After only a few short chapters of Miracle at Philadelphia it becomes clear that, while the Framers agreed on a few general principles of good government, such as the need for a separation of powers and a system of checks and balances to prevent abuse, the actual details that made their way into the Constitution regarding the best way to accomplish this were agreed upon only after tumultuous debate over dozens of issues.

A matter of grave importance was determining how the states should be represented in the new federal government. Remember that each of the thirteen colonies had been founded under different circumstances and settled by various groups giving each of the states a unique character with a unique set of interests. Small states feared being swallowed whole by the likes of Virginia with nearly 20% of the nation’s population; more than the population of Vermont, New Hampshire, New Jersey, Delaware, and Georgia combined. Northern and Southern states had vastly distinct economic interests.***

There were concerns over the manner in which new states would enter the Union. At the very moment of the convention, settlers were flocking beyond the Appalachians after the treaty with Great Britain had placed the western boundary of the new country at the Mississippi River. Would these new states come to dominate the Union and what kind of people are they anyway? Also, many of the delegates owned land in the West and securing a stronger central government would almost certainly pad their pocketbooks.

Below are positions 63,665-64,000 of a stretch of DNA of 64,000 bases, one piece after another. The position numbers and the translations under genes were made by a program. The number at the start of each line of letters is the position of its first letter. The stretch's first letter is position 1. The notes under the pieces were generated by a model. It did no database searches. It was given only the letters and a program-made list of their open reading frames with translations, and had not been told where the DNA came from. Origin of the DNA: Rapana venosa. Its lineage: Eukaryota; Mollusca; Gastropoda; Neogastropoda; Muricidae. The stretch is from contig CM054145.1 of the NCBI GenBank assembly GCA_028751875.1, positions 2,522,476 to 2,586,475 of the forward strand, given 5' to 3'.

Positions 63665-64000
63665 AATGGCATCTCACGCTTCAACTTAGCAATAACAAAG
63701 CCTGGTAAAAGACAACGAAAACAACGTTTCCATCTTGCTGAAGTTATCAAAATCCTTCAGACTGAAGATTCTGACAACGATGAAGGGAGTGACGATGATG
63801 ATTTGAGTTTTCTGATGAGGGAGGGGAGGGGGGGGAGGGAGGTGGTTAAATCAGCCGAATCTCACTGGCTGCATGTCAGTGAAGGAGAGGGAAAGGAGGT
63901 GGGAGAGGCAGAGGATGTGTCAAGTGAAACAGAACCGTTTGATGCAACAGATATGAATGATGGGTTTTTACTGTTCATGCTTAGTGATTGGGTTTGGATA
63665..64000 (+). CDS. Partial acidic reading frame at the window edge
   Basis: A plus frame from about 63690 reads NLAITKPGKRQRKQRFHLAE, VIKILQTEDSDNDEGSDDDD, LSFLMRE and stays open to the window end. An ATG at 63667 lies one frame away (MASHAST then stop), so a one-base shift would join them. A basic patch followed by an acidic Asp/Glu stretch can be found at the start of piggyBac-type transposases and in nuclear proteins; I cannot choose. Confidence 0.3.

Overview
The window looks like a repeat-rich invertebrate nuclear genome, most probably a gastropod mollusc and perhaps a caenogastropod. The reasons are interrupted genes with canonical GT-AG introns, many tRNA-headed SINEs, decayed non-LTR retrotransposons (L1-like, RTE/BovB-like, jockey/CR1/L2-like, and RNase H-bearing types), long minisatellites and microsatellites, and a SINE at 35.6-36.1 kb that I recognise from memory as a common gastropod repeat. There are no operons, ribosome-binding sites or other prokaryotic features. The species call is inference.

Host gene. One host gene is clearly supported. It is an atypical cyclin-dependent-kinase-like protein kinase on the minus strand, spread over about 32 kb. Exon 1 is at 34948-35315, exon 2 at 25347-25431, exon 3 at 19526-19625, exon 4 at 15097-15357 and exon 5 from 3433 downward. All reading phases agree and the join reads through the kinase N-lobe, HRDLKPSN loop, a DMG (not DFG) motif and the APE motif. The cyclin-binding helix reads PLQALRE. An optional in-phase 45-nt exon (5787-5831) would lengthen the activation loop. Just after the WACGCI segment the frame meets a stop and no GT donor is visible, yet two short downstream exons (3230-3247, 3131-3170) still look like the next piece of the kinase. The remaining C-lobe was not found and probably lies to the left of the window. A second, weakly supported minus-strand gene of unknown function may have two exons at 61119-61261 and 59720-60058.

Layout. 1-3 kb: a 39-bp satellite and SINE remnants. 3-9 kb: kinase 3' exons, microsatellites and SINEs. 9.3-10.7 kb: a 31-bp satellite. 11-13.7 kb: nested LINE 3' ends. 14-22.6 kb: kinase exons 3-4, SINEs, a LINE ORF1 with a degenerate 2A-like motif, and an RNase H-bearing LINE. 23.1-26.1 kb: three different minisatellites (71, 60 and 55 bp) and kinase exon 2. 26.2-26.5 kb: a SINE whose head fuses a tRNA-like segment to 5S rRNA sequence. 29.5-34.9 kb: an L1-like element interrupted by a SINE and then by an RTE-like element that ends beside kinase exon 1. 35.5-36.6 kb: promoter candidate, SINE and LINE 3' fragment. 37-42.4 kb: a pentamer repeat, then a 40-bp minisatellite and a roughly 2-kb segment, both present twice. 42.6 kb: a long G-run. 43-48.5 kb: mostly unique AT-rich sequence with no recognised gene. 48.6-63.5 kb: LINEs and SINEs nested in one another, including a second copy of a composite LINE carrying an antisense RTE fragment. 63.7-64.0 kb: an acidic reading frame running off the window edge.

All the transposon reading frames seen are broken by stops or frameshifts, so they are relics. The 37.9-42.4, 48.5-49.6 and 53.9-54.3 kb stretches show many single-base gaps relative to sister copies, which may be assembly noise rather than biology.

And what of the power to levy taxes? Raise an army and navy? What powers would the president have? What role would the federal judiciary play? What explicit limitations would be put upon the government in regards to the rights of the people, meaning should a bill of rights be included or not?

Who should elect the members of Congress, the people or state legislatures? Who should have the right to vote in a time when, as Bowen writes, “the word democracy carried another meaning than it does today. Democracy signified anarchy; demos was not the people but the mob”? And what of slavery?